Gay marriage? Christians aren’t attacking homosexuals, they’re defending the definition of marriage. Gays aren’t attacking Christians, they’re defending equal rights. But in reality, Christians are attacking homosexuals, and gays are attacking Christians.

War in the middle east? America isn’t attacking the middle east, it’s defending the world from the threat of WMDs. The middle east isn’t attacking America, it’s defending their way of life. But in reality, America is attacking the middle east, and the middle east is attacking America.

The Crusades? Catholics weren’t attacking Muslims, they were defending their god. Muslims weren’t attacking Catholics, they were defending their god. But in reality, the Catholics did attack Muslims, and the Muslims did attack Catholics.

Gamergate controversy? AGGers aren’t attacking journalism, they’re defending minority game developers. GGers aren’t attacking minority game developers, they’re defending journalism. But in reality, AGGers are attacking journalism, and GGers are attacking minority game developers.

You don’t have to agree with the other side’s reasoning, but you need to at least see that it is indeed there. Both sides believe that they are the righteous ones. They are the defenders, while their enemies are the attackers. Since they’re justified, they believe that they can act more extremely than they normally would.

When you act for the sake of someone else, it becomes an excuse to leave your own personal set of morals aside. But what set of morals do you replace them with? Often, the answer is simply none. That is a very dangerous state to be in.

And yet, this is exactly the kind of behavior that entertainment media sees as a virtue. Good guys act for the sake of others as a convenient excuse so they can beat up bad people, because that’s what’s exciting. But people wouldn’t want to admit that they’re being entertained by a psychopath, so the media creators use proxy defense to justify the protagonist’s actions.

Look at Taken. You can literally watch a movie where a guy kills 30 people, and he’s still the good guy all because he’s doing it for someone else’s sake. Is that really a valid justification to kill so many people? If I were kidnapped, I sure wouldn’t want that many people to die in exchange for my freedom.

People generally want to think of themselves as the defenders. They want to think of themselves as the righteous ones who are under attack by nefarious outside forces. Aggressors are the selfish ones, and defenders are the selfless ones. “The best lack all conviction, while the worst are filled with passionate intensity”, right? But what happens when both sides see themselves as the defenders?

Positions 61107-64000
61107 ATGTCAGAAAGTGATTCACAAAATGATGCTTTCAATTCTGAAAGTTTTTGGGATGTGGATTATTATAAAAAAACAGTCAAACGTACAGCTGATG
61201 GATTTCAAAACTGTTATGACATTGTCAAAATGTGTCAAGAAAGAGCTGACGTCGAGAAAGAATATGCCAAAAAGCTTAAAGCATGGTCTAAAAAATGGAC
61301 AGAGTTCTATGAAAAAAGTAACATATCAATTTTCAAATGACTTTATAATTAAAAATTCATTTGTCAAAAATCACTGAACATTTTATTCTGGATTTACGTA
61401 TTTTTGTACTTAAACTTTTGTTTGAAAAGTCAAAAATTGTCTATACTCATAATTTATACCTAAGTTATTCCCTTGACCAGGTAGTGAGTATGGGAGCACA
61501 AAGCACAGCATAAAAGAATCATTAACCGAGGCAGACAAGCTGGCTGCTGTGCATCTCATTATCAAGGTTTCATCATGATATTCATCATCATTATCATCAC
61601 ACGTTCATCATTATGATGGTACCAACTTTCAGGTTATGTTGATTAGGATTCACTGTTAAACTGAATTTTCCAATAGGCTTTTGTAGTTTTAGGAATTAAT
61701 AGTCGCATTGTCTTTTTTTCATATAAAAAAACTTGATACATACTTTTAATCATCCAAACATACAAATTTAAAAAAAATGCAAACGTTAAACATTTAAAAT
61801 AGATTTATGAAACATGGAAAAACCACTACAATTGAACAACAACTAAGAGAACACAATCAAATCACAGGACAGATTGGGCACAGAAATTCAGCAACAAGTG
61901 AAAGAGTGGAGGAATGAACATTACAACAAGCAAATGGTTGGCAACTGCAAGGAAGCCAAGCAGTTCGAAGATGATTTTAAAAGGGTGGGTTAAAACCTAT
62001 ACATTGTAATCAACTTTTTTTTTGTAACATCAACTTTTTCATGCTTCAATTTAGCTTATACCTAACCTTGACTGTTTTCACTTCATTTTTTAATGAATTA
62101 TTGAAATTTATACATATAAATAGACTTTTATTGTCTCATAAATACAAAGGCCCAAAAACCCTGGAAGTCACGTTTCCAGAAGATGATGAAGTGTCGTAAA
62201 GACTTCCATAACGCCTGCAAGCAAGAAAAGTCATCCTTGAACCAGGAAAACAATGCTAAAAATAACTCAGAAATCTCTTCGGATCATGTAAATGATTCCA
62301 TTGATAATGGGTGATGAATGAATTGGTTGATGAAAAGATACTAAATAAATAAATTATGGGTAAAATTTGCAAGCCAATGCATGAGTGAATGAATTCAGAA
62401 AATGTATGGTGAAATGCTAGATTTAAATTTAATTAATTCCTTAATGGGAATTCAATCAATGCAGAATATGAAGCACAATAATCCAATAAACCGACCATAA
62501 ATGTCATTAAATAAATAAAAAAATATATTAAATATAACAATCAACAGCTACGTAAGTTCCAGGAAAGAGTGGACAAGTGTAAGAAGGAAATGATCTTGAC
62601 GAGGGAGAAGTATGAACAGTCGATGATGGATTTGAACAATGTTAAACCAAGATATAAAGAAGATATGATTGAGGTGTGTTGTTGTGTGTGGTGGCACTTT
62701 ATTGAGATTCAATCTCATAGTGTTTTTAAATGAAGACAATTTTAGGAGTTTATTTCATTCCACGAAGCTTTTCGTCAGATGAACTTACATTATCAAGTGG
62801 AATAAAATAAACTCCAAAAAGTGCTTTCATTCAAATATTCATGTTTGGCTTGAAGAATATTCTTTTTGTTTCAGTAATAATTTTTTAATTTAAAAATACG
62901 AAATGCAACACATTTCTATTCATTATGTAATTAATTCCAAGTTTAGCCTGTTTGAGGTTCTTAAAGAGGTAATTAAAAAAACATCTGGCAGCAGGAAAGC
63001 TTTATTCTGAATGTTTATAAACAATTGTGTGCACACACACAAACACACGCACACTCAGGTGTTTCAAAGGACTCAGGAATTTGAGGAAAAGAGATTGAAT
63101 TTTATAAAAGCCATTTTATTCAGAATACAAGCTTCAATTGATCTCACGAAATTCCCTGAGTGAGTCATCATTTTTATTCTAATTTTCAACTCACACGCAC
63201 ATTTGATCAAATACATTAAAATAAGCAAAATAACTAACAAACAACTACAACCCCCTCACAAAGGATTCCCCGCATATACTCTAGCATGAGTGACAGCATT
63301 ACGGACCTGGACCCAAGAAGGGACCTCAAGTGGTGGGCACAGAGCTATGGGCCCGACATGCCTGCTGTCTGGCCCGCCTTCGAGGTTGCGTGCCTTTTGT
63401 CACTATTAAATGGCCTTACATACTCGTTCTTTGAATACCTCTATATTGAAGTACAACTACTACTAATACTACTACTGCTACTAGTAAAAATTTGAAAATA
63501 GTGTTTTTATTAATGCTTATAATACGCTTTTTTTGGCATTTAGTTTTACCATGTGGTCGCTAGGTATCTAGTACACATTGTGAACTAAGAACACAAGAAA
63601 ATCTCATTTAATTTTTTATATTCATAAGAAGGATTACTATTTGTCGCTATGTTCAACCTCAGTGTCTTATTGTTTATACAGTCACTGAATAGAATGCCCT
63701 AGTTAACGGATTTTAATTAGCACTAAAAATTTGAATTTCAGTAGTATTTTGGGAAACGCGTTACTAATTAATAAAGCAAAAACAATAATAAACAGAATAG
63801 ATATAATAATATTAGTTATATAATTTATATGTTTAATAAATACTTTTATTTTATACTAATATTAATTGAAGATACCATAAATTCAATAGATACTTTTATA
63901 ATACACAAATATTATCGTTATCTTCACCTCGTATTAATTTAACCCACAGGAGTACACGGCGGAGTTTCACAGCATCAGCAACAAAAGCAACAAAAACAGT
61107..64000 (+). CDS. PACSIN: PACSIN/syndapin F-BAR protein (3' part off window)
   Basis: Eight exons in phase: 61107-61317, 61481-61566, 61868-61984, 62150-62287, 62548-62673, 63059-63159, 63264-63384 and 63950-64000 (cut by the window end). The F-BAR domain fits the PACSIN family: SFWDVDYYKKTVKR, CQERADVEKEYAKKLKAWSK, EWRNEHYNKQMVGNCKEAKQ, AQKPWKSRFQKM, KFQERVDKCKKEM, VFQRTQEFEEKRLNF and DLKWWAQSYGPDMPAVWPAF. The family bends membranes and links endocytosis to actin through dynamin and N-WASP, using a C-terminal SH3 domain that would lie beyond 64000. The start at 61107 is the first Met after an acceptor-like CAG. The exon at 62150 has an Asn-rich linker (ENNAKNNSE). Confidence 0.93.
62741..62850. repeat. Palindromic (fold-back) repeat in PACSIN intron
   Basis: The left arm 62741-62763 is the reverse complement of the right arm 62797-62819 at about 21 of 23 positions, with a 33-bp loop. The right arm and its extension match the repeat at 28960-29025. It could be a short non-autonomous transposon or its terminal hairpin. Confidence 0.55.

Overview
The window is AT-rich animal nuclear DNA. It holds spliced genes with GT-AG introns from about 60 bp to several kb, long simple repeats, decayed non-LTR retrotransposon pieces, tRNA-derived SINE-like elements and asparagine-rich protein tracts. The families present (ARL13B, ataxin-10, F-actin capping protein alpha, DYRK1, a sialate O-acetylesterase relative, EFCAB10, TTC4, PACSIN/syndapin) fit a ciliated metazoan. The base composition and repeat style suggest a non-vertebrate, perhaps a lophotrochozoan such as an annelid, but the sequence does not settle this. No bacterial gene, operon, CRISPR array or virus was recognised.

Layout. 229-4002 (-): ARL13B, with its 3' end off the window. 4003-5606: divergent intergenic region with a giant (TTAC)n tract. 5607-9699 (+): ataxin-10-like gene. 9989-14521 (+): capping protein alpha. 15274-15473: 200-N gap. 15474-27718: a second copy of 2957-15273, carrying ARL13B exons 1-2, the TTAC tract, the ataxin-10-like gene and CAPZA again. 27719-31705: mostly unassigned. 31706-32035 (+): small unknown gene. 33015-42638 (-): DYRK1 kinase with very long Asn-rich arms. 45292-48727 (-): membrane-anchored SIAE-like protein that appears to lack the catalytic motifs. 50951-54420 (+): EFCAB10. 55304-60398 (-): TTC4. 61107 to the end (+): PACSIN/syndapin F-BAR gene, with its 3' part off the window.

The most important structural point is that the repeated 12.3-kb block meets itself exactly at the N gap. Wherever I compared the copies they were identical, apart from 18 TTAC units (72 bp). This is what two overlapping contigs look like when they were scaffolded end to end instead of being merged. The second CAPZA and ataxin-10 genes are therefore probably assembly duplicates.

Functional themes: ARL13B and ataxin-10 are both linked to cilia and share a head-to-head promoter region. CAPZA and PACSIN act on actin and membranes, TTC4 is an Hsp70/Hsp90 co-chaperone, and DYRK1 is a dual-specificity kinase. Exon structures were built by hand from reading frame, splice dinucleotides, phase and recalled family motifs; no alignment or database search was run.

In entertainment media, people are painted as defenders and attackers. The defenders are the good guys and the attackers are the bad ones. “Everything was fine and dandy until the fire nation attacked” and all that jazz. That way, it’s easy to know who to cheer for. But in reality, it’s not like that. Everybody is a defender in their own minds. You don’t see the other person’s side in movies and books and video games, and so we’re not trained to look for the other person’s side in reality either.

This is also a large part of groupthink and mob mentality. Religious fanaticism happens when a bunch of people want to defend their god. Patriotism happens when a bunch of people want to defend their nation. Internet flame wars happen when a bunch of people want to defend their waifu. Draw an insulting picture of me and I won’t really do anything about it, but draw an insulting picture of my god and suddenly I can take more extreme actions in the name of proxy defense.

I think that people need to realize when their attempts to defend someone else end up crossing the line. There are things that you cannot do even if you are doing them for someone else’s sake. If people saw themselves as attackers rather than defenders, if people saw themselves the way they saw their enemies, they could see how hypocritical their conflicts are.